"You all made up stories 'bout how you were gonna die, remember?" Selphie asks, sticking in some yellow flowers at the next gravestone. "Hanna, you were gonna get hit by a twenty-tonne truck and have all your blood stain the sidewalk, and Markas, you were gonna crash an airship into that weird crater and become a tragic hero, spreading across the news and everything … and that's how it was gonna be, twenty thirty fifty years from now, but not today. Not now."

The last of the plastic flowers are shared out and Selphie is left empty-handed in more ways than one. Inside she feels broken and like walking is going to be the biggest difficulty ever, but on the outside like there's a small achievement in all that sadness and did Squall really think she refused that mission because she was tired? She remembers seeing the fur on his coat before, on the periphery, but Selphie is beyond caring about Squall eavesdropping or … anything, really.

"I'll miss you, you big idiots," she tells the respective mounds and feels better for it. "We were gonna become SeeDs together, right? Well, guess I'm gonna have to do all the work now, you lazy bums! But I'll get to level A, uh-huh, yes sir. And soon we're gonna defeat a sorceress and so take that. But you'll be watching, right?"

The mounds don't respond, but Selphie doesn't expect them to. Inside her head clogs are turning and life is simple but simple is so frustratingly complicated to uphold so really it doesn't make any difference. Selphie sees death in an oh crap you stabbed me way because she is a SeeD and that's what SeeDs do, but it's not all there is to it. This confuses her and so she tries not to think about it because it might make her cry.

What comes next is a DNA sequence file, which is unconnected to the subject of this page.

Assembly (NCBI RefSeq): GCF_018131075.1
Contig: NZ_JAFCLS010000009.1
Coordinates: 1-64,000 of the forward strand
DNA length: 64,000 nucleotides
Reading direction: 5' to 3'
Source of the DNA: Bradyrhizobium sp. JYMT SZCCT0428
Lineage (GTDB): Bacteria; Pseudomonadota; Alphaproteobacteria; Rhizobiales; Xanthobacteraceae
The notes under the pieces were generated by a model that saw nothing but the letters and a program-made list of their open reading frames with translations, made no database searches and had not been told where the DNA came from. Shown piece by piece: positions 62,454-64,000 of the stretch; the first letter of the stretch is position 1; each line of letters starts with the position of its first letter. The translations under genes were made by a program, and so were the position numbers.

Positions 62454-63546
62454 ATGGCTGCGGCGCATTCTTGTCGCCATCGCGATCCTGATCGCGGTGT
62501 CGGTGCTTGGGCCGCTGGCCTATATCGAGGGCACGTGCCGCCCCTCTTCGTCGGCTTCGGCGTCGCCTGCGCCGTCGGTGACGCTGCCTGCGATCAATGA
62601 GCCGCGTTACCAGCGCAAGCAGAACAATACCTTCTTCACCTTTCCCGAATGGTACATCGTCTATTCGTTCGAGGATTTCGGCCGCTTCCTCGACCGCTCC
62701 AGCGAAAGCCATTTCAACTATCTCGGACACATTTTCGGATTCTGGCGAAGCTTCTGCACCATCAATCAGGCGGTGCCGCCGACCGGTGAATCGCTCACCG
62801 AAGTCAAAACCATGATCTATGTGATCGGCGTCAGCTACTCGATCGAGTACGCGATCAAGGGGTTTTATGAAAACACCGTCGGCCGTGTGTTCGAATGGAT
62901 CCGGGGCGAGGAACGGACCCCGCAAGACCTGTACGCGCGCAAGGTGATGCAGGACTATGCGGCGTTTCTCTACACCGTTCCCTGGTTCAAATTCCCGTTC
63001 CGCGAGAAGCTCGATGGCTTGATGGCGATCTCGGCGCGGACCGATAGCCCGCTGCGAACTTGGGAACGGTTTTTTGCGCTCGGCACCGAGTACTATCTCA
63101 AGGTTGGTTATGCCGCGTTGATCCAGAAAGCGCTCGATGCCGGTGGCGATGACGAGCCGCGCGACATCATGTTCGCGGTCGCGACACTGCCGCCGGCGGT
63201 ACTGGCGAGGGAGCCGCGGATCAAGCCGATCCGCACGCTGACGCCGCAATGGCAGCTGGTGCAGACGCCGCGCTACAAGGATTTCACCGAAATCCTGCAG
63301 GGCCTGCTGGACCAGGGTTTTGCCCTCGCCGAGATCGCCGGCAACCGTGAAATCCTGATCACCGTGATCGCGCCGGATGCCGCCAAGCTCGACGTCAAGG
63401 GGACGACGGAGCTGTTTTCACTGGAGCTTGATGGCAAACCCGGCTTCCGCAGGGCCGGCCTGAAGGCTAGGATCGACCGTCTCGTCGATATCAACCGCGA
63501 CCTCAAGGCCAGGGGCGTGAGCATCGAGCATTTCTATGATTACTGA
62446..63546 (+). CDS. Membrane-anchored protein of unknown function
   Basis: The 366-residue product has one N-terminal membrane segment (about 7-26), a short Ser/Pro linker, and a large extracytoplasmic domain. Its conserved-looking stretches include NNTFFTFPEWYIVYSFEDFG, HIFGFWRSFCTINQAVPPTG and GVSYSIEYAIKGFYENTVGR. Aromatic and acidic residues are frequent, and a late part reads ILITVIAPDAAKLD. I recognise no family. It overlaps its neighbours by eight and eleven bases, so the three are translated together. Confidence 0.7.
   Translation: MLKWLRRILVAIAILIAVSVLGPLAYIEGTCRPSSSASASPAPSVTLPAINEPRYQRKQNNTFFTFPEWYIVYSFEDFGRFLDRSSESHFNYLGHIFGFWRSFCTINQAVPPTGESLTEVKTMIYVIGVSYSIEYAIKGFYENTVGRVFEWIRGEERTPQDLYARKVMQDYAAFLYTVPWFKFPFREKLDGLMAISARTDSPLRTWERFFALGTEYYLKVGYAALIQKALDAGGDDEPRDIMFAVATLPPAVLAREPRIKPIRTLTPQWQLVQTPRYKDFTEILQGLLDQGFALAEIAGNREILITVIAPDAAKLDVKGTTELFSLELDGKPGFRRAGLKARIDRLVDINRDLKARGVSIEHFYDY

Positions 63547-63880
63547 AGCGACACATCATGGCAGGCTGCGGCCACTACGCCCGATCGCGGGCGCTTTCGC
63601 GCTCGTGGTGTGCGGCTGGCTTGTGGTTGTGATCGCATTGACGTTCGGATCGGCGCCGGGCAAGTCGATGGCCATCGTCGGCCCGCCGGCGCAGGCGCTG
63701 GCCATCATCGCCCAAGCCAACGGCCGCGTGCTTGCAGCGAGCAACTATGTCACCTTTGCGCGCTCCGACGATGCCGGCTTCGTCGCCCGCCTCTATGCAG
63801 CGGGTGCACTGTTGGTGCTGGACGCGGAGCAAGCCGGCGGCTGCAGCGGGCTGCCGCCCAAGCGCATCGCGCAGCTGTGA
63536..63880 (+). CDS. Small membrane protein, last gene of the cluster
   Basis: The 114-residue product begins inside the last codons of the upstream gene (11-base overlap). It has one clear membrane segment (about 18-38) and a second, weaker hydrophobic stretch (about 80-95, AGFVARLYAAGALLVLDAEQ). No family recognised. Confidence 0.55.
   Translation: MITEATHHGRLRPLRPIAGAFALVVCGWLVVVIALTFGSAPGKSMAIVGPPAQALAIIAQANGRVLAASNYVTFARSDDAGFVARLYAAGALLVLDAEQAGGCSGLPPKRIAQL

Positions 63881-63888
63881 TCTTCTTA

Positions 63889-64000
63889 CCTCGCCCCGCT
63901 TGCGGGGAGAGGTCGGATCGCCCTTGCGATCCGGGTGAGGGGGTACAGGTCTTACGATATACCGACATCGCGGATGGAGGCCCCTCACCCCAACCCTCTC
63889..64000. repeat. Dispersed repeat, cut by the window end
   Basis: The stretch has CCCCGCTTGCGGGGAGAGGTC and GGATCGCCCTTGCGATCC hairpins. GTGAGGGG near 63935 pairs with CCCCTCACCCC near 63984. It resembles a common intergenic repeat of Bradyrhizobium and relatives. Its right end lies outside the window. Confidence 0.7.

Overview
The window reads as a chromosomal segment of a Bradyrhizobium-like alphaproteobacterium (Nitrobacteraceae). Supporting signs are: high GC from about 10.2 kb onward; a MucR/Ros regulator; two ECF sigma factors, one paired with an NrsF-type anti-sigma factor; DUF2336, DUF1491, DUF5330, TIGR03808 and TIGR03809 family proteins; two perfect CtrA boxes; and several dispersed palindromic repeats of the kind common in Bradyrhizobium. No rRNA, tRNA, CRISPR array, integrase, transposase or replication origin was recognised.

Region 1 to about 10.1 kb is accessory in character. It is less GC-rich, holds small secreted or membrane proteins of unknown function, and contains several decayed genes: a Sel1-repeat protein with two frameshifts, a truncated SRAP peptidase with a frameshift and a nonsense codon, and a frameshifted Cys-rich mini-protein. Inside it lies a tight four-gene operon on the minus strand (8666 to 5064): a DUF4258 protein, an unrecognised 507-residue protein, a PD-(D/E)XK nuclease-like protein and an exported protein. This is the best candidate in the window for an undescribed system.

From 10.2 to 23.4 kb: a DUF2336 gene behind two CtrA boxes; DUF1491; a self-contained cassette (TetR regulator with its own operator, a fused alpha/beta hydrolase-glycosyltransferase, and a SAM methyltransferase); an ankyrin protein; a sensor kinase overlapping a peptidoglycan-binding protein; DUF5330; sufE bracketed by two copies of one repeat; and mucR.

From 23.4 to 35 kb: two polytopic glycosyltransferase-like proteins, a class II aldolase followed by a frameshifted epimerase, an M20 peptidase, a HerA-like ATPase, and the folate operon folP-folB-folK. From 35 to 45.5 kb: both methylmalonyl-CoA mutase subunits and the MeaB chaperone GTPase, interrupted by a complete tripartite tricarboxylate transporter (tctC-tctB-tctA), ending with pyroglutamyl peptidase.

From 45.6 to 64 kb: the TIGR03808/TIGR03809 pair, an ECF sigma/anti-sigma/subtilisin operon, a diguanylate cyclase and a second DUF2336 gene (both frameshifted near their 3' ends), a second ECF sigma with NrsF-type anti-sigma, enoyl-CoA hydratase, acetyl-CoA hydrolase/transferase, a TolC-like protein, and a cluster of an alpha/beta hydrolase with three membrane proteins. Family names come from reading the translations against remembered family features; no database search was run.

And Selphie does not cry.

"Yeah, you will," she decides and brushes her dress off. It's got a bit of dirt on it but Selphie figures that in fighting evil and remembering great friends (cheesecake, plaits, hyenas) there will be sacrifices. She remembers Squall.

("Past tense, past tense, past tense")––Squall is so damned perceptive of everything that Selphie is sometimes scared of him. She remembers her friends as in the past, as memories, as the flickering of a candle burning bright finally dying. Death. She shivers.

Flowers don't grow very well in Trabia but graveyards do immensely well. The wreckage and ruin of her once-home is painful enough, but the ruin of her friends almost pushes her over the edge. She is mollified by one thing, and one thing only––

To her, life is simple (we come, we see, we die) and if life is simple then fighting for it must be simpler. She will make herself great and defeat that sorceress and get to level A like she promised, because if she doesn't, she'll be Selphie the-girl-who-breaks-promises and instead she wants to be Selphie Tilmitt.

She sniffles (from the cold, from the cold, that's all) and promises that she will never forget her friends, that they will live on in something that's not just rotting bones and mounds of dirt.

Selphie swears that she can see their spectres watching her.

And Selphie does not cry.

you are the window
through which
you must see the world

My attempt at explaining Selphie's scene in Trabia when she is talking to her friends in the graveyard (and Squall listens, geez). I don't own FF8. Hope you like.